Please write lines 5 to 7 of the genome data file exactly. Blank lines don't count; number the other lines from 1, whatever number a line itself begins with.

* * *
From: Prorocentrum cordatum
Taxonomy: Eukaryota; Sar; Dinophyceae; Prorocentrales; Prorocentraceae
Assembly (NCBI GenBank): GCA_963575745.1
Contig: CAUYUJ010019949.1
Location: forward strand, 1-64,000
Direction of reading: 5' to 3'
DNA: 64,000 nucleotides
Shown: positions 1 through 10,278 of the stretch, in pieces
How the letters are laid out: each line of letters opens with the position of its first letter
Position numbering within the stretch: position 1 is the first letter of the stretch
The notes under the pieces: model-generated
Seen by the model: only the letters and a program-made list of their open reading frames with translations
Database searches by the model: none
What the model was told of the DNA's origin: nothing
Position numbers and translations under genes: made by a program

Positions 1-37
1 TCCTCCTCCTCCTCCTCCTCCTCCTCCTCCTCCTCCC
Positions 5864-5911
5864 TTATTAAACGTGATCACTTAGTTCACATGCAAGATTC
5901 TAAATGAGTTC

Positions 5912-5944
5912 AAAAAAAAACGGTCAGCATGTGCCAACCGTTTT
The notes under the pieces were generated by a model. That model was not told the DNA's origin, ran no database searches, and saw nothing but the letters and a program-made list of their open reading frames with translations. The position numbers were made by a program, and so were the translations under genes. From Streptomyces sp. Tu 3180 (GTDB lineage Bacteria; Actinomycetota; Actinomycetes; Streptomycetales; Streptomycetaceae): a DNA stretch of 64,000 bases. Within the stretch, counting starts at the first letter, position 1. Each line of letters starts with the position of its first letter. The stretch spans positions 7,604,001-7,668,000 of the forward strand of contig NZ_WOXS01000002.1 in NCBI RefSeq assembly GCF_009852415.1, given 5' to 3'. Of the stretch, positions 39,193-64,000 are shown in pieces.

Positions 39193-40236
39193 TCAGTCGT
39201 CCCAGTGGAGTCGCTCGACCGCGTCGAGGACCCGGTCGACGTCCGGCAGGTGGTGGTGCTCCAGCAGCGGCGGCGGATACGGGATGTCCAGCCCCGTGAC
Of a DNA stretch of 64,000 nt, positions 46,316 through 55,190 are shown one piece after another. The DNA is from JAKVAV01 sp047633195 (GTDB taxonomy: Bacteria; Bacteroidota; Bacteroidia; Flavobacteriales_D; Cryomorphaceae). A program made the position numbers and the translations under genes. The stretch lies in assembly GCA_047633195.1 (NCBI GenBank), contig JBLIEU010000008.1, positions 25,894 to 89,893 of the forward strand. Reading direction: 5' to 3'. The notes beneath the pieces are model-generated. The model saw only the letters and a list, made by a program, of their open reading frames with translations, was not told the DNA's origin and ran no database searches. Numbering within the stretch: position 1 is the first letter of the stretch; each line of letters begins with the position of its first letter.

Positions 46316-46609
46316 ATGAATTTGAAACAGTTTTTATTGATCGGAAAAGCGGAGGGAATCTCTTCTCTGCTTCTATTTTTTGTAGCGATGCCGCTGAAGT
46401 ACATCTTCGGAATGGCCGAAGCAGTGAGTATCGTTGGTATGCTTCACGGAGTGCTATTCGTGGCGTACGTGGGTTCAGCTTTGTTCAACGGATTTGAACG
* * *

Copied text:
Location: forward strand, 1-64,000
Direction of reading: 5' to 3'
DNA: 64,000 nucleotides